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Justsystem Relies on Java to Make XML Easier to Use

Justsystem, one of Japan’s largest software companies, is making its first foray into the U.S. market with an integrated XML development, runtime and authoring environment and two toolkits.

The development environment, which the company has tagged as xfy Basic Edition 1.0, is the first available that allows developers to author, edit and render any XML document containing diverse XML elements such as text, images and tables as a single data set, says Hideki Hiura, COO and chief scientist at the company’s newly opened strategy office in Palo Alto. xfy (pronounced x-fi), was developed entirely in Java, and therefore integrates seamlessly with most other application platforms, Hiura says.

The new environment extends XML from servers to clients, making it possible to create a variety of desktop and mobile apps based on XML.

xfy allows for the unlimited nesting of XML vocabularies, enabling developers to build compound documents of any scale and scope within a single environment, Hiura says. The environment is dynamic, so that updates to XML data appear in the xfy interface in real-time.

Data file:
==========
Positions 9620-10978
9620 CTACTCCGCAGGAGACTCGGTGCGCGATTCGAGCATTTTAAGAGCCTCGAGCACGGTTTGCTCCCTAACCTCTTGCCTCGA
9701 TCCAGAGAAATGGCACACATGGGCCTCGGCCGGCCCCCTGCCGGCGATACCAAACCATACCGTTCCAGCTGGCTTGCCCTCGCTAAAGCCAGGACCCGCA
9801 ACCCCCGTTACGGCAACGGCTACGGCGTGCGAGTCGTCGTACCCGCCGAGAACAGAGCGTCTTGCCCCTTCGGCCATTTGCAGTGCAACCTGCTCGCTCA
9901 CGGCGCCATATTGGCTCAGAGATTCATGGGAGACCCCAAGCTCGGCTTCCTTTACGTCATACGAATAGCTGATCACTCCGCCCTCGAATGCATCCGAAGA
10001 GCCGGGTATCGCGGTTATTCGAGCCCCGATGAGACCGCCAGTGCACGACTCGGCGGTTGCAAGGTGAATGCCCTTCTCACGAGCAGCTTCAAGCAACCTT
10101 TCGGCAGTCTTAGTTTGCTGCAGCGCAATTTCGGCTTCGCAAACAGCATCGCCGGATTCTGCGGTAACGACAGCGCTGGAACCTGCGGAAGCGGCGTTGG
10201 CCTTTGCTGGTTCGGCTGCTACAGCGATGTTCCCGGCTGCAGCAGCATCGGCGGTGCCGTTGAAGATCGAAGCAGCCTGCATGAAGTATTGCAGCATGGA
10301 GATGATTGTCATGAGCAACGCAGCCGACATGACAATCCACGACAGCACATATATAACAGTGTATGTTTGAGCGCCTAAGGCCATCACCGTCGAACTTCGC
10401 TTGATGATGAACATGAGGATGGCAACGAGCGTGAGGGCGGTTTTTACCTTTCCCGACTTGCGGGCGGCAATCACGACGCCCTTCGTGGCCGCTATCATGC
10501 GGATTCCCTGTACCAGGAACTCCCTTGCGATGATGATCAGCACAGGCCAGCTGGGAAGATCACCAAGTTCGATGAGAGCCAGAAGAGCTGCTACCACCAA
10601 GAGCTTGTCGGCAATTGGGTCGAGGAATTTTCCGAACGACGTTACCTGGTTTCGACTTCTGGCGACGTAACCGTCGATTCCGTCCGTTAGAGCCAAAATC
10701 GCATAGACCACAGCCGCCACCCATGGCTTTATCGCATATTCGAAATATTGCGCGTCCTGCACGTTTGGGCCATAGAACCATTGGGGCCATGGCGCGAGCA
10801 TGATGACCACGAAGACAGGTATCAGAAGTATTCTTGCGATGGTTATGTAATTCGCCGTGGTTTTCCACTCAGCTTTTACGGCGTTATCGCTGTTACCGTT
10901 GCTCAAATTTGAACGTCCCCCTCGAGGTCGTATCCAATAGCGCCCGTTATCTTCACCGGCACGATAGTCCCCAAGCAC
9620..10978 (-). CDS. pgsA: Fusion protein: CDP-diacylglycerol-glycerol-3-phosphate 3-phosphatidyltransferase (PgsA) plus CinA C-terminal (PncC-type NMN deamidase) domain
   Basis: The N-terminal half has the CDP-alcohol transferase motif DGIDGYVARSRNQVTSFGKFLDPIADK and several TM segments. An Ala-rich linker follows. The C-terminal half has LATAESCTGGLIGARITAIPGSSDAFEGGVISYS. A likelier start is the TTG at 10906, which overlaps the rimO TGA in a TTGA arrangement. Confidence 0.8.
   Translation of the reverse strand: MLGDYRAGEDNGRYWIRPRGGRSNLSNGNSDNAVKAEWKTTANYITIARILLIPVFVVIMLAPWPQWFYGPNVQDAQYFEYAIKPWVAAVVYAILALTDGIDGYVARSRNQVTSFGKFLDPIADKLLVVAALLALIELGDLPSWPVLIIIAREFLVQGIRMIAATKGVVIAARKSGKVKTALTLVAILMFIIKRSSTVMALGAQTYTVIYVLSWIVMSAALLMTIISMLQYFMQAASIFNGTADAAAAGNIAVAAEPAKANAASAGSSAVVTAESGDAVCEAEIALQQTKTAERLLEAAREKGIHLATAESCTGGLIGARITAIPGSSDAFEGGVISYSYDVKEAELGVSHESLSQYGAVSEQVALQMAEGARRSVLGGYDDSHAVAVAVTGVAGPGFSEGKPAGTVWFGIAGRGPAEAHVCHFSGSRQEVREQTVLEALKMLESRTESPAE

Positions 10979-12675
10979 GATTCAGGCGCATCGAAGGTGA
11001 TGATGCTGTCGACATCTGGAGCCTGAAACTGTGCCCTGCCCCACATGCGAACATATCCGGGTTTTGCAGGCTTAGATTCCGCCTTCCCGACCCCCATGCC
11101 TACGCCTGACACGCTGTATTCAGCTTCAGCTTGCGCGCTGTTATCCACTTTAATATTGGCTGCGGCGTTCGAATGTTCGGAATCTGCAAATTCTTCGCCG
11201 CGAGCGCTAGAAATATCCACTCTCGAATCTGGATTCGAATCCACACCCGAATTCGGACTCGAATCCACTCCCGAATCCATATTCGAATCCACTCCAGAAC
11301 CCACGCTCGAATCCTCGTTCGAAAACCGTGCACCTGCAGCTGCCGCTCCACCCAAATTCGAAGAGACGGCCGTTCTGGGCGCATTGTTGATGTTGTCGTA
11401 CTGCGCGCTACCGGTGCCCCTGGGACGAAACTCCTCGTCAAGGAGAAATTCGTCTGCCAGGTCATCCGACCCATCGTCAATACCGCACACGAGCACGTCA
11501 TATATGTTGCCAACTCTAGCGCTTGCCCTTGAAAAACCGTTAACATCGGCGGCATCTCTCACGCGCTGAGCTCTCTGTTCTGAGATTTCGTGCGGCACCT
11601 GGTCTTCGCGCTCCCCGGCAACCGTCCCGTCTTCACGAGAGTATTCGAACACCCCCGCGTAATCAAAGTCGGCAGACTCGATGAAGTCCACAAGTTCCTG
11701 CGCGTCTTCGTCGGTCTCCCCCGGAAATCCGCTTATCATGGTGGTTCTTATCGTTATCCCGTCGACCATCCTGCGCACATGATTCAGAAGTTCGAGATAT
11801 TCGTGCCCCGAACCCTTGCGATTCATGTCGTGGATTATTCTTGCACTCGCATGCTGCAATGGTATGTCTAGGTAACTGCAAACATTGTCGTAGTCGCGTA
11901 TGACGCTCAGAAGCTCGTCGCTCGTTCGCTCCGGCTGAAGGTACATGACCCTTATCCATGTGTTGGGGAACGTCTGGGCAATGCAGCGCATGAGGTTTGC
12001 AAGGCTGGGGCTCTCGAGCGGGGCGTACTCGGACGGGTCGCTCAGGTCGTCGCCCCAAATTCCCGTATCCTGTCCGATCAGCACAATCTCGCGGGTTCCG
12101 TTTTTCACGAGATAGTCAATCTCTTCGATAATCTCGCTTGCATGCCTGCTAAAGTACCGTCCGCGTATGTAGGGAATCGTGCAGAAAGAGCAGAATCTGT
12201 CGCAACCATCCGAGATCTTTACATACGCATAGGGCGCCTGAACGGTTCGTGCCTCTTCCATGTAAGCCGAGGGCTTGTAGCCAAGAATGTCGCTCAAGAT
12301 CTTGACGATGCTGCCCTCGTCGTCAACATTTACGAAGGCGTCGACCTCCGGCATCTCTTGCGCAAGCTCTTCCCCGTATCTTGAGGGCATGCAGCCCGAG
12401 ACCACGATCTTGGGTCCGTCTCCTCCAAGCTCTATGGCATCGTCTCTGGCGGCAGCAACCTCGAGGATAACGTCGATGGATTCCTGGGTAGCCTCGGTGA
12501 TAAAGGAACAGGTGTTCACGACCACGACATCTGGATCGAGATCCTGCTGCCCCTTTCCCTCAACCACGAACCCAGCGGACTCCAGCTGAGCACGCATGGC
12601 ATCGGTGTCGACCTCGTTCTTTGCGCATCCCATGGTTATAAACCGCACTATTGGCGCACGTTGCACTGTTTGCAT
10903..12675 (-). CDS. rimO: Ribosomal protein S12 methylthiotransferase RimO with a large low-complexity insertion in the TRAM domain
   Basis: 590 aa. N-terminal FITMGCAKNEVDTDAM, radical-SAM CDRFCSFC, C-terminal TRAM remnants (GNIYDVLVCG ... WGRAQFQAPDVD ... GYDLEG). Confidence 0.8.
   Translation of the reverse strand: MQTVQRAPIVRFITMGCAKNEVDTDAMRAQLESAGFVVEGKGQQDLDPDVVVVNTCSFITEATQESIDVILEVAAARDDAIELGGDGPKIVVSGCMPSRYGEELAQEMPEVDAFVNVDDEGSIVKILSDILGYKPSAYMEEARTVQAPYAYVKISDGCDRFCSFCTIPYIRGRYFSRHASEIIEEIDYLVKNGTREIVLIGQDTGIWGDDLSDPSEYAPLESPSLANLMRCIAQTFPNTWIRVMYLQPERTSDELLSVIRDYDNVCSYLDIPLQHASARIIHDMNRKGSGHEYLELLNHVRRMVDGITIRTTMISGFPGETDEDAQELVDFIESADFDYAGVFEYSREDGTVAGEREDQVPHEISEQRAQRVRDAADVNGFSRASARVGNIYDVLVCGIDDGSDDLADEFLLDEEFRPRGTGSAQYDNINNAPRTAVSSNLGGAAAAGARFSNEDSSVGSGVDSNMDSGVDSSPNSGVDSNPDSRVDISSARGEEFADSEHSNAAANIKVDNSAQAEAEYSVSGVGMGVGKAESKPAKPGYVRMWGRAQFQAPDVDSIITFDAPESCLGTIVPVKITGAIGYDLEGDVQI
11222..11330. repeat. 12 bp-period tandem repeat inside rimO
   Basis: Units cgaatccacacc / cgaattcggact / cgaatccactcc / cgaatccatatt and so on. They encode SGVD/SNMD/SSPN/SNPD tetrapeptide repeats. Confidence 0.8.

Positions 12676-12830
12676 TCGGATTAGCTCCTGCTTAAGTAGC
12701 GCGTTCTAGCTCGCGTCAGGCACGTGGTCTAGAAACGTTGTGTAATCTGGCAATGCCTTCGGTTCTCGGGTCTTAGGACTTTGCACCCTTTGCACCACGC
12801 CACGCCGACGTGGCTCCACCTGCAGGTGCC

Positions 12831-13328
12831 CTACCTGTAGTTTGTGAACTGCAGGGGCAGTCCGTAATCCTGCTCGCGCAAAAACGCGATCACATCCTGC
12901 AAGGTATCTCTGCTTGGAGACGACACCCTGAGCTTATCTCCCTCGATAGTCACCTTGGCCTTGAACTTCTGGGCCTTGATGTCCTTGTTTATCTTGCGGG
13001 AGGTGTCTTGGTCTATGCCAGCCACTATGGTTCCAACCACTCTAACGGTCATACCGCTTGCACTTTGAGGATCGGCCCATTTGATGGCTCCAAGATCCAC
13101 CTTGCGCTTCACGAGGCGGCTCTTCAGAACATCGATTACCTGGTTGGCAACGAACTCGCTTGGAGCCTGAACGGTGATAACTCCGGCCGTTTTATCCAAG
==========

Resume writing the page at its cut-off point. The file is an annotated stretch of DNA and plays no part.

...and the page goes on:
The environment has three components: XML Document Authoring, XML Application Runtime and XML Development Environment.

In addition, the company offers two development tools: xfy Developer’s Toolkit and xfy View Designer, which the company says enables developers and end users to build applications quickly. The developer toolkit consists of a debugger, code samples and a test environment. The company says this development and runtime utility enables developers to execute XVCDs without having to register them in the system as components. The advantage, Hiura says, is that end-user apps can be created faster than previously thought possible.

The view designer enables end users without programming skills to create their own applications for everything from creating maps that interactively display the migratory patterns of birds to generating customized order-entry forms on the fly, Hiura says.

Because xfy is based on Java, developers are able to add functions to their xfy apps that are beyond the scope of XML and incorporate them into these apps.

xfy Basic Edition is in beta and is available as a free download from xfytec. The commercial version will ship in October, the company says.

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